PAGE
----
Dining halls, students fail to reinforce recycling efforts
April 15, 2021
Some people associate Earth Day with fifth grade macaroni art projects to be put on the fridge for a week. Many take the day to admire nature and weather. It’s also a time to acknowledge the need to recycle. The United Nations General Assembly warns of the urgency needed to prevent irreversible damage from climate change.
In the United States, recycling isn’t enforced. Some people recycle. Others don’t. Some people don’t even know what can be recycled.
“In terms of recycling, although much of it is sorted, most of it probably doesn’t get recycled,” said Nicole Park, sophomore in ACES and LAS. “I wish it was more transparent what can and can’t truly be recycled.”
Recycling seems to be universally agreed upon as a beneficial practice, yet the execution seems to be upsetting to many. The U.S. Environmental Protection Agency estimates that, out of the 75% of the yearly waste stream that is recyclable, only about 30% is actually recycled. Americans generate 21.5 million tons of food waste alone each year.
The University has made public efforts to promote recycling and has more than 3,000 recycling bins in campus buildings for paper, plastic bottles and aluminum cans, as well as a newspaper and cardboard drop-off location at the southeast corner of Oak Street and Kirby Avenue in parking lot E14.
Asking students about their habits can reveal ways recycling can be promoted more effectively.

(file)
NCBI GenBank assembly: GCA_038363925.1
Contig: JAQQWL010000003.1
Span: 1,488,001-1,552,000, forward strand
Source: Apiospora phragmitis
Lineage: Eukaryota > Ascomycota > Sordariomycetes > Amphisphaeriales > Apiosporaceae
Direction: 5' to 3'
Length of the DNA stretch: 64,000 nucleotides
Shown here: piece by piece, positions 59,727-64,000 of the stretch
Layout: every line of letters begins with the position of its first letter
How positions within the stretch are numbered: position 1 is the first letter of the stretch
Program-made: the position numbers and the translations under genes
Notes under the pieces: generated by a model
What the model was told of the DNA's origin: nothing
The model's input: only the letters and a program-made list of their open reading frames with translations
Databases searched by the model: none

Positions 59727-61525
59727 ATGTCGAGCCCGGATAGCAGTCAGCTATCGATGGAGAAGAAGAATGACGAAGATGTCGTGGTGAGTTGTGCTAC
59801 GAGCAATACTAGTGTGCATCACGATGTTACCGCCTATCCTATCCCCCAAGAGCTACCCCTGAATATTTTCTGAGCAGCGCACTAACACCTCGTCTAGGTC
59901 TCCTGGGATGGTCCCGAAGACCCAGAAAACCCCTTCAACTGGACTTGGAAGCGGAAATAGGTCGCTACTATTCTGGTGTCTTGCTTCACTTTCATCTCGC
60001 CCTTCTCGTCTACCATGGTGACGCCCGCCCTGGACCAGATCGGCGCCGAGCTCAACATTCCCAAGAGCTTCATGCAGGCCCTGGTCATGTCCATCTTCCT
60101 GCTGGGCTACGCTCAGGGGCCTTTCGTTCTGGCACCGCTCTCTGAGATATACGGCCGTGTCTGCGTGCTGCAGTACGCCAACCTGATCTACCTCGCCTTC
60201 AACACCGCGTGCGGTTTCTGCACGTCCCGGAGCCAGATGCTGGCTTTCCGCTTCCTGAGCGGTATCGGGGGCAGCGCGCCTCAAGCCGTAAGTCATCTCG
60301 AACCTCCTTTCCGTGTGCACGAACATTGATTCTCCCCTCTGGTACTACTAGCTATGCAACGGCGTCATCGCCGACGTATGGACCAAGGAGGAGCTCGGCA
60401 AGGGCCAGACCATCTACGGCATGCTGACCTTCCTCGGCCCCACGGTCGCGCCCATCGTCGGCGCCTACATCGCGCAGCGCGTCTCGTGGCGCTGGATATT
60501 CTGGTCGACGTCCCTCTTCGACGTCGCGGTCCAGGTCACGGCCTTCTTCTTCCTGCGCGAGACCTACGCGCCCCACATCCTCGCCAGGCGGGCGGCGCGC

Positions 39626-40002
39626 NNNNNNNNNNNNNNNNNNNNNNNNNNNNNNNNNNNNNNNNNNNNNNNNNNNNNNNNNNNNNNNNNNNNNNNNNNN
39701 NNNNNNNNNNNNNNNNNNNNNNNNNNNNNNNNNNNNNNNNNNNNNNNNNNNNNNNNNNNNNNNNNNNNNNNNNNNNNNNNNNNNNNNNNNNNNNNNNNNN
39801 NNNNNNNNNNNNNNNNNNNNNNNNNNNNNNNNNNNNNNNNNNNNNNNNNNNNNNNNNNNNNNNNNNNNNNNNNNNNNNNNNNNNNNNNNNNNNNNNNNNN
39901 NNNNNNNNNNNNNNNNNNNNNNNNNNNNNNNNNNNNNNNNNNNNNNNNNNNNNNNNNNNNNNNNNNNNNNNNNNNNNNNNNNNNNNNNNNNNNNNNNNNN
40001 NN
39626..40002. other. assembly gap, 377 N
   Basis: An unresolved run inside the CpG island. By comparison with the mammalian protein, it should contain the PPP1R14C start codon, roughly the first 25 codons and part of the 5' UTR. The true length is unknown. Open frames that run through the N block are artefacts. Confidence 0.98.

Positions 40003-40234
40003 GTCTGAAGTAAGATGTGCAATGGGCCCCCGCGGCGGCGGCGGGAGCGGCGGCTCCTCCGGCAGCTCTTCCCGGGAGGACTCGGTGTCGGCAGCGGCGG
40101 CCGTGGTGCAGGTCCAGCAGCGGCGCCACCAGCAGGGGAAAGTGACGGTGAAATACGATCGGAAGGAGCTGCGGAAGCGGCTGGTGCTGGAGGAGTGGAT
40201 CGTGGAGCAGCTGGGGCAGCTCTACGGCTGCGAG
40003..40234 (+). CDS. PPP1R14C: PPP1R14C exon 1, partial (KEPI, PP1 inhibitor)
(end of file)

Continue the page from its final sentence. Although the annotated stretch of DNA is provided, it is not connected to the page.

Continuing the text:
Eric Chung, freshman in Engineering, admits he is somewhat passive about recycling.
“If I accidentally put something in the trash, I don’t really care about that,” Chung said. “But I do try to at least recycle. What I could do is be more conscious about the trash that I throw away and how to separate them.”
Tyler Livingston, freshman in LAS, said he could put more effort into recycling as well.
“I definitely (recycle) when given the option and it’s easily accessible to me, but I could do more,” Livingston said. “There’s definitely parts of the dining hall where recycling accessibility is somewhat limited.”
Students like these are not alone in their passive, non-urgent behavior when it comes to recycling. But many who actively have recycling on their minds, like Collin Barns, freshman in LAS, have thoughts on counterproductive activities by the University when it comes to reducing waste.
“In my dorm room I recycle, but like the things I get from the dining hall — a single-use pack of non-reusable utensils for every meal — is depressing in how much waste I generate because I don’t really have a choice,” Barns said. “The dining hall is the worst offender.”
There are students who prioritize recycling, even in the trappings of pandemic dorm life. Jonathan Augustus Albrecht, sophomore in LAS, offered ways to recycle more effectively.
“I recycle in my room,” Albrecht said. “I have a special container for paper recycling since they don’t give us an extra container and I’ve used the one they do give us for plastic recycling.”
Albrecht said students who want to actively recycle should obtain a third container outside of the two provided in dorm rooms to help the sorting process of different recyclable materials.
“Separate your cardboard and plastics ahead of time,” Albrecht said. “When I was a student last semester, I didn’t do that and it was a nightmare. This year I stepped up and brought two separate containers. Housing needs to give us three containers. Trash, plastics and paper. They separate them at the dining hall, but we need to separate them in our rooms too.”